Remarkably, an education revolution does not require government to do anything more than to remove whatever laws or regulations there are that prevent parents and their children from making their own decisions about what to learn, how to learn, where to learn, and when to learn. Research in India, Nigeria, Kenya and other countries carried out by Professor James Tooley of the UKs University of Newcastle has demonstrated that parents, including poor parents, care about their childrens schooling and will go to great lengths and use their own meagre resources in attempts to obtain a better quality education for their children from private schools. Instead of attempting to provide education and training for young people, government could provide those who need assistance with the means to purchase it for themselves from competing private providers.
All that is needed for the education and training revolution to commence is for one jurisdiction or country that recognises the massive potential that a totally entrepreneurial learning and skills transfer environment can provide, to remove the regulatory shackles. One country or jurisdiction with political leaders who are truly concerned about the welfare of their people could transform the entire world. The demonstration effect will be so convincing that restrictive laws everywhere will topple like dominoes. With SAs current formidable education problems, the government would have nothing to lose and everything to gain by changing its approach to education and igniting the education revolution.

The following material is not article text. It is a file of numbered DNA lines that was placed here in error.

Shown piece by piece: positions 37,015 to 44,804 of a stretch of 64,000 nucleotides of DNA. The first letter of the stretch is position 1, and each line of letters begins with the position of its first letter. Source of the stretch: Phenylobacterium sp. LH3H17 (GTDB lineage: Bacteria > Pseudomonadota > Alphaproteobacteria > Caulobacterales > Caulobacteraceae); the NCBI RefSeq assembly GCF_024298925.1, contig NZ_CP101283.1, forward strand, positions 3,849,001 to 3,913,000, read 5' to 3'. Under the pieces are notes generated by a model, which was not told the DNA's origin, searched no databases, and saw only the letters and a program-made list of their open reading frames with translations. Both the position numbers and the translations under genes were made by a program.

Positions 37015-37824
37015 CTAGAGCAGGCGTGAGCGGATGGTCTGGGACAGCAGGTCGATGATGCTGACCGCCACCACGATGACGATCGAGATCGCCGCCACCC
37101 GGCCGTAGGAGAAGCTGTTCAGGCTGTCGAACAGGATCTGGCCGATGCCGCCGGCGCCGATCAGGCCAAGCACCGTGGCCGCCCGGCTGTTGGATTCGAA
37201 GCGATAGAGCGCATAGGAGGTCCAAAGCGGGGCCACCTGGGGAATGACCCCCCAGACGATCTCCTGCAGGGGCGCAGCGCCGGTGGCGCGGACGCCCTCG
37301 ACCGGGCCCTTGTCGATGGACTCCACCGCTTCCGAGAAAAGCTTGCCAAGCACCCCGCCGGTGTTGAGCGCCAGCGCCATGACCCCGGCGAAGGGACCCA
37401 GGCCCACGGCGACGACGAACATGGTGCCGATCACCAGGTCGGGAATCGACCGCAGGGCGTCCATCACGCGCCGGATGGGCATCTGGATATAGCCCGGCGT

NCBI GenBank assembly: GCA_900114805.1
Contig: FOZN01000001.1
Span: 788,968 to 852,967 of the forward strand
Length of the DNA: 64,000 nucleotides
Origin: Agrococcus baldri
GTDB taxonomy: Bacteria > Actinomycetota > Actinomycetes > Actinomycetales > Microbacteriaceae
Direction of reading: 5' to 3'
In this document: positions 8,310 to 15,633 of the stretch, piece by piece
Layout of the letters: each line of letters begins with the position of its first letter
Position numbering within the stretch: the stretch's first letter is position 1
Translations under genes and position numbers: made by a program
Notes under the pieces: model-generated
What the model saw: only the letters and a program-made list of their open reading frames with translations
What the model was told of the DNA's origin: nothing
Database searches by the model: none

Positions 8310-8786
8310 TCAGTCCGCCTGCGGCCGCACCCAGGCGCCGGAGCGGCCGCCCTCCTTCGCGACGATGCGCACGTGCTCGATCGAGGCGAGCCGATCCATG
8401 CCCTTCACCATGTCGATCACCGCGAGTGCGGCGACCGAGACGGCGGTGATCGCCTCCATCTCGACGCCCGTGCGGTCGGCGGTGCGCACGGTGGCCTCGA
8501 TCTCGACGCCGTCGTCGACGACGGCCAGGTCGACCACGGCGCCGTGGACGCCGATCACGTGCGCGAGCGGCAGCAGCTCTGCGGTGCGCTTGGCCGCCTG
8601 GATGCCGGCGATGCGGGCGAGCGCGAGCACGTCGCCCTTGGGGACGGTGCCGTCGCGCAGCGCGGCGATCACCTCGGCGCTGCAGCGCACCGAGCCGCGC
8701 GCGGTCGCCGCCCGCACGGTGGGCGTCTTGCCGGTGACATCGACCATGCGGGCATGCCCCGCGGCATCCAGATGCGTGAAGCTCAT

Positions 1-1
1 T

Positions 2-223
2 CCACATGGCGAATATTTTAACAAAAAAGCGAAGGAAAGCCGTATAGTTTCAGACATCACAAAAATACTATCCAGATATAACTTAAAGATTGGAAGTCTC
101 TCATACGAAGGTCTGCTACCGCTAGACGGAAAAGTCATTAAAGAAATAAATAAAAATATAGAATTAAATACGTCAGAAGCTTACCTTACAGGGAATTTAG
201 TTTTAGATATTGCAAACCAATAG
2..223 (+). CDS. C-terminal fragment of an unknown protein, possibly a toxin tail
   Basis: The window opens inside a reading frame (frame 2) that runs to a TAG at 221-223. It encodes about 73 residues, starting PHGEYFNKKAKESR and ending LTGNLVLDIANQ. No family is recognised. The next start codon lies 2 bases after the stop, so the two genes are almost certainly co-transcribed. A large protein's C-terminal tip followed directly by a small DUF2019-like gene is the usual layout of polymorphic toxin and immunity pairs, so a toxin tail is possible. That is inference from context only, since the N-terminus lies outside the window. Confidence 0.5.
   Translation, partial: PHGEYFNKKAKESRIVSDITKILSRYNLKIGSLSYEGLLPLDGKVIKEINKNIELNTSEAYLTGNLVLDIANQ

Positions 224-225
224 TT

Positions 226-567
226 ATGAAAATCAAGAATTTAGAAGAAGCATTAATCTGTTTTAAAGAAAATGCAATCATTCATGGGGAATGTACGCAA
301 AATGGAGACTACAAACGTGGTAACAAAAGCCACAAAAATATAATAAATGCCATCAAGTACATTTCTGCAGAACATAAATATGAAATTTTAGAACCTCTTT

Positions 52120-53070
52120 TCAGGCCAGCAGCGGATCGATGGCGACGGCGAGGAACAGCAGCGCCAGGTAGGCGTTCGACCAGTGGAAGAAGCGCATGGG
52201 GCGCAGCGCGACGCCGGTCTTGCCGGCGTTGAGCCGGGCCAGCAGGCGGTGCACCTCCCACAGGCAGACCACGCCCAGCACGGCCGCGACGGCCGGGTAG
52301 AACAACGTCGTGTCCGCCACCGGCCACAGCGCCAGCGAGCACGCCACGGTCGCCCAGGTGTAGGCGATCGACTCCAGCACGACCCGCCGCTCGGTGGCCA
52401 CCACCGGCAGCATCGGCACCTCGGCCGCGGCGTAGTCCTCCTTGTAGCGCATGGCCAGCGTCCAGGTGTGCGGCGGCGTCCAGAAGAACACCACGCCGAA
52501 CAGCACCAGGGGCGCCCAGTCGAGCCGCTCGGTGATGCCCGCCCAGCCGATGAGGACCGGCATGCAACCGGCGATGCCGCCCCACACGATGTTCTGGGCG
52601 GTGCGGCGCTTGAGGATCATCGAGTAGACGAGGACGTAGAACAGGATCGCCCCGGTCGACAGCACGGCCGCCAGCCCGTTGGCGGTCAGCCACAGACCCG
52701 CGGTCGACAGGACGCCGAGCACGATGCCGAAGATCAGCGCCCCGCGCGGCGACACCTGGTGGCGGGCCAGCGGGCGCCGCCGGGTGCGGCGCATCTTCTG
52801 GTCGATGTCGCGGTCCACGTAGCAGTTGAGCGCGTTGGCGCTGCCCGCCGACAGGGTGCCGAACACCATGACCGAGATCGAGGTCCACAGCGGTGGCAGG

AUTHOR Eustace Davie is a director of the Free Market Foundation. This article may be republished without prior consent but with acknowledgement to the author. The views expressed in the article are the authors and are not necessarily shared by the members of the Foundation.
FMF Feature Article / 21 June 2011
Eustace Davie is a director of the Free Market Foundation.
Publish date: 23 June 2011
The views expressed in the article are the author’s and are not necessarily shared by the members of the Foundation.